Hannah’s Left Hook

Written by Brian McKeown
Review by Jeanne Greene

England, 1916. In the predominately-Irish area of Liverpool, a woman’s place is in the home, not in the shipyard and certainly not in a man’s job. When a young woman applies for a job as a laborer, the supervisor is shocked, but there is a wartime labor shortage, and so he hires Hannah Corcoran, age 26, thus opening a door for hundreds of other women.

Hannah only works to feed her family, but injustice makes her livid. She has been known to use a wicked left hook in defense of working-class people ignored by the law. Her convictions draw Hannah into labor politics between the wars. As she ages, her aim gets wilder and, after she decks a priest, Hannah retires her left hook.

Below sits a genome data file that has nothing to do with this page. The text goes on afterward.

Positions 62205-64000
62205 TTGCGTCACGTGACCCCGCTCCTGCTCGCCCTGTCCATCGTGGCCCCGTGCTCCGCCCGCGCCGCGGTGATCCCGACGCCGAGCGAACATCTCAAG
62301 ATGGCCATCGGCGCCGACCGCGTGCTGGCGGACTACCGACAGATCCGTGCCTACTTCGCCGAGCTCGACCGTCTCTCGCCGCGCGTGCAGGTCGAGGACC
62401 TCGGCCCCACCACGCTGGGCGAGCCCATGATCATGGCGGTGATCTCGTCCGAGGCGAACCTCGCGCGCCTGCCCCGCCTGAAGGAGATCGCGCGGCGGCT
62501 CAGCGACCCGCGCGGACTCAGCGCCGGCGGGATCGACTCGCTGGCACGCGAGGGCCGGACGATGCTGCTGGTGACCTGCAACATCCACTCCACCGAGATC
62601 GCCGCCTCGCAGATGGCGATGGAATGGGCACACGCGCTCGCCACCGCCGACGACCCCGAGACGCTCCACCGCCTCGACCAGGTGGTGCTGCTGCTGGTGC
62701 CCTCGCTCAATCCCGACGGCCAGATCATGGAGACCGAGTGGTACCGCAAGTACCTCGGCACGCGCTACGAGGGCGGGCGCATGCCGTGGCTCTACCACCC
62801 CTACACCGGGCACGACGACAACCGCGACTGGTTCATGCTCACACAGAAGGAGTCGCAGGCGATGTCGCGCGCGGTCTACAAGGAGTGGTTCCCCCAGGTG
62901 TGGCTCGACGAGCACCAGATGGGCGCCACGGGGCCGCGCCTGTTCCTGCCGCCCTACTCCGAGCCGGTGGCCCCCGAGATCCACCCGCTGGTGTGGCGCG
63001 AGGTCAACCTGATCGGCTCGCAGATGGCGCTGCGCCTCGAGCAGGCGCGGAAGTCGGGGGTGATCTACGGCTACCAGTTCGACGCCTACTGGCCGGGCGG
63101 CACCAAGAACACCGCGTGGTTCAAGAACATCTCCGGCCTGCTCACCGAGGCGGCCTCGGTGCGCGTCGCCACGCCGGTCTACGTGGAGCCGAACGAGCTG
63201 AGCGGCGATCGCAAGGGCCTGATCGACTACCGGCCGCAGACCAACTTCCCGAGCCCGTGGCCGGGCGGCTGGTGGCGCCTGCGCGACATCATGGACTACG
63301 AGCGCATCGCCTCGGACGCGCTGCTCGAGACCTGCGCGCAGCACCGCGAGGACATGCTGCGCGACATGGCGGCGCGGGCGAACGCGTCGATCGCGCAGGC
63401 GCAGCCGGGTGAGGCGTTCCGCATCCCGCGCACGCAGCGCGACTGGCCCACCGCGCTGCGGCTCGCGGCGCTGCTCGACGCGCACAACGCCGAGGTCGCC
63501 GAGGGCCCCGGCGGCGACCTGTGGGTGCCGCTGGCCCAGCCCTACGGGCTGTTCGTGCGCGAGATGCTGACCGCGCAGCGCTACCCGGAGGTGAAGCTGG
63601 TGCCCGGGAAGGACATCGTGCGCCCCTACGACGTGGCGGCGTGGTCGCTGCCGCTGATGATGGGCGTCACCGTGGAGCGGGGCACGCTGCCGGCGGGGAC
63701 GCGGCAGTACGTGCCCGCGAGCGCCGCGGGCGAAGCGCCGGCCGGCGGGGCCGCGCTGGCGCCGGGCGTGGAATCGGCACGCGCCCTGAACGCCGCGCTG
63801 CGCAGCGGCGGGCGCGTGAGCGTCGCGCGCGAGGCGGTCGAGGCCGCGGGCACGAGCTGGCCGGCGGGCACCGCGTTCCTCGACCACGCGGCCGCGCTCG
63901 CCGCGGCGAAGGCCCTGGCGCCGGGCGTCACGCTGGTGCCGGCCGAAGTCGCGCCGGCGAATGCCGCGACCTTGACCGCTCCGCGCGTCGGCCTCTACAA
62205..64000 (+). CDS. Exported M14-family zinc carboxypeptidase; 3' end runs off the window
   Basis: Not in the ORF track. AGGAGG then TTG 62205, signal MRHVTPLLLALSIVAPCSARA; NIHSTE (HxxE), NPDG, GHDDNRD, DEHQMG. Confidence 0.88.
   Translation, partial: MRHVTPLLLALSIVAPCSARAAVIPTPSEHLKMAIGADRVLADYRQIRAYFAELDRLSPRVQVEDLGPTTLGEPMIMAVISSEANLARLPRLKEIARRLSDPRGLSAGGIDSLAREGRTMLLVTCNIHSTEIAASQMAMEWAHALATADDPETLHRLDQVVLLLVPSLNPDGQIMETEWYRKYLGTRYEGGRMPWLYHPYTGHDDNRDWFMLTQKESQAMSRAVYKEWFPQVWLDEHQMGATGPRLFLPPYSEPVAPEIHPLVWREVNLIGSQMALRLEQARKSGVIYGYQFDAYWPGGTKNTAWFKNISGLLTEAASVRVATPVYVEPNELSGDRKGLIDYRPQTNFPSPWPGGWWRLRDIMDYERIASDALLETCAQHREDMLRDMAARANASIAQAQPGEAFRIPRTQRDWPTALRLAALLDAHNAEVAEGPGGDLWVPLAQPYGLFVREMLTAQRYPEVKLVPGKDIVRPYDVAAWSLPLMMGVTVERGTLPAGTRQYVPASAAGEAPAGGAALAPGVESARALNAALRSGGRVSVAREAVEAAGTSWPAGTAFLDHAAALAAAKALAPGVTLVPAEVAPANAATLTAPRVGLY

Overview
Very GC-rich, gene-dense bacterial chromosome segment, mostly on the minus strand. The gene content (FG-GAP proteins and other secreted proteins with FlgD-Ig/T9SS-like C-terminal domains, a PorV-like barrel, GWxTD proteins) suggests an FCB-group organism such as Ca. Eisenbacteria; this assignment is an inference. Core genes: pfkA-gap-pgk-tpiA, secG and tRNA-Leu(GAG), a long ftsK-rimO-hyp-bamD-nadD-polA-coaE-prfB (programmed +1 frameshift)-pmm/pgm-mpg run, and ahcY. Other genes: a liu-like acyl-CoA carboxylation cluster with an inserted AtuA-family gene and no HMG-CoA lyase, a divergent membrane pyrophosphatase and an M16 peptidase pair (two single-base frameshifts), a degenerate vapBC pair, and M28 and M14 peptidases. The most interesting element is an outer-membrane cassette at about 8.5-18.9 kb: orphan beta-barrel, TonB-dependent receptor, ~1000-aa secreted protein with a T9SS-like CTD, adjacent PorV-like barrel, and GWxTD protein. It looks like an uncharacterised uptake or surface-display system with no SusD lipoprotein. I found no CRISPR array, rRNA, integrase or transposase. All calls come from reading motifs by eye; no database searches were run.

Although it’s hard to separate McKeown’s family anecdotes and fiction from history like the General Strike – one wonders about Hannah’s conversation with George V – the rivalries and tragedies of three generations living mostly under one roof rival the drama of real events. Hannah’s Left Hook is a touching family saga to be read for enjoyment.